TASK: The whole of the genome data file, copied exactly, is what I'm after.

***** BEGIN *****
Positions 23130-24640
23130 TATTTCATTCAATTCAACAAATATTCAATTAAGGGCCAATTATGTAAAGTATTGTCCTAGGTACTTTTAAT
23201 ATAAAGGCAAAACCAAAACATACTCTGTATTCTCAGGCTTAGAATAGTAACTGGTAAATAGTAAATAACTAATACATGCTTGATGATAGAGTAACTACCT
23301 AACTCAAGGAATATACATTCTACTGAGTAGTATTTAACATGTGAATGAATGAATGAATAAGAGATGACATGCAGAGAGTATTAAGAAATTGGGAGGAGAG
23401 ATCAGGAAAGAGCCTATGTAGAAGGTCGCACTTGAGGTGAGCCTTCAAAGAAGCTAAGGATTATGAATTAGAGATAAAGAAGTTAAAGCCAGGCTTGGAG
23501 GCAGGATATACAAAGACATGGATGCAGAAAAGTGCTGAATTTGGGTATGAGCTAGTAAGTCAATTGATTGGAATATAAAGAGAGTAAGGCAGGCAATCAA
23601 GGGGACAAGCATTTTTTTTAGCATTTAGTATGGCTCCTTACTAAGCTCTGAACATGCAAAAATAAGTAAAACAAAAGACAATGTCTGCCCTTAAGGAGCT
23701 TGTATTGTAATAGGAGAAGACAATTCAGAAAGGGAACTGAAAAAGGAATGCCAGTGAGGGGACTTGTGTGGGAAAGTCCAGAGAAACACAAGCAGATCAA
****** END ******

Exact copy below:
Positions 23130-24640
23130 TATTTCATTCAATTCAACAAATATTCAATTAAGGGCCAATTATGTAAAGTATTGTCCTAGGTACTTTTAAT
23201 ATAAAGGCAAAACCAAAACATACTCTGTATTCTCAGGCTTAGAATAGTAACTGGTAAATAGTAAATAACTAATACATGCTTGATGATAGAGTAACTACCT
23301 AACTCAAGGAATATACATTCTACTGAGTAGTATTTAACATGTGAATGAATGAATGAATAAGAGATGACATGCAGAGAGTATTAAGAAATTGGGAGGAGAG
23401 ATCAGGAAAGAGCCTATGTAGAAGGTCGCACTTGAGGTGAGCCTTCAAAGAAGCTAAGGATTATGAATTAGAGATAAAGAAGTTAAAGCCAGGCTTGGAG
23501 GCAGGATATACAAAGACATGGATGCAGAAAAGTGCTGAATTTGGGTATGAGCTAGTAAGTCAATTGATTGGAATATAAAGAGAGTAAGGCAGGCAATCAA
23601 GGGGACAAGCATTTTTTTTAGCATTTAGTATGGCTCCTTACTAAGCTCTGAACATGCAAAAATAAGTAAAACAAAAGACAATGTCTGCCCTTAAGGAGCT
23701 TGTATTGTAATAGGAGAAGACAATTCAGAAAGGGAACTGAAAAAGGAATGCCAGTGAGGGGACTTGTGTGGGAAAGTCCAGAGAAACACAAGCAGATCAA